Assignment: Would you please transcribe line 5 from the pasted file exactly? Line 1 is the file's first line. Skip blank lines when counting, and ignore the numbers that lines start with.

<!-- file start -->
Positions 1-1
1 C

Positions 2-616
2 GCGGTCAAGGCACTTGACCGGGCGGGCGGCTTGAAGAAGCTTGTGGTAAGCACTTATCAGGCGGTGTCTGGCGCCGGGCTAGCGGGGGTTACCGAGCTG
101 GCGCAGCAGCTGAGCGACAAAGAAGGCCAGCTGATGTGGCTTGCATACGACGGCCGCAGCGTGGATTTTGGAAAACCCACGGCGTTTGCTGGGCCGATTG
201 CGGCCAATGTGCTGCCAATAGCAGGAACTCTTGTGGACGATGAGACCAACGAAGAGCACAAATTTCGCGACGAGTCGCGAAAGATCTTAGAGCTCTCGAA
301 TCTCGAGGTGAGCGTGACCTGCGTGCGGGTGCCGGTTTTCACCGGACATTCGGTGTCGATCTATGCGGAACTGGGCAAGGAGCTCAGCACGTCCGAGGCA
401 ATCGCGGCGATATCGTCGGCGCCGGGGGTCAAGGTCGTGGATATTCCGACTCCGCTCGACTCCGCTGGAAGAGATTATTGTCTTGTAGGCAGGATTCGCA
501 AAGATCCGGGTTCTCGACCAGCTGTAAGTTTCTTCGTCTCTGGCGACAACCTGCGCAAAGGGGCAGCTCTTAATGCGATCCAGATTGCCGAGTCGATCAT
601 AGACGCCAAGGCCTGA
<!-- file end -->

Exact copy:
101 GCGCAGCAGCTGAGCGACAAAGAAGGCCAGCTGATGTGGCTTGCATACGACGGCCGCAGCGTGGATTTTGGAAAACCCACGGCGTTTGCTGGGCCGATTG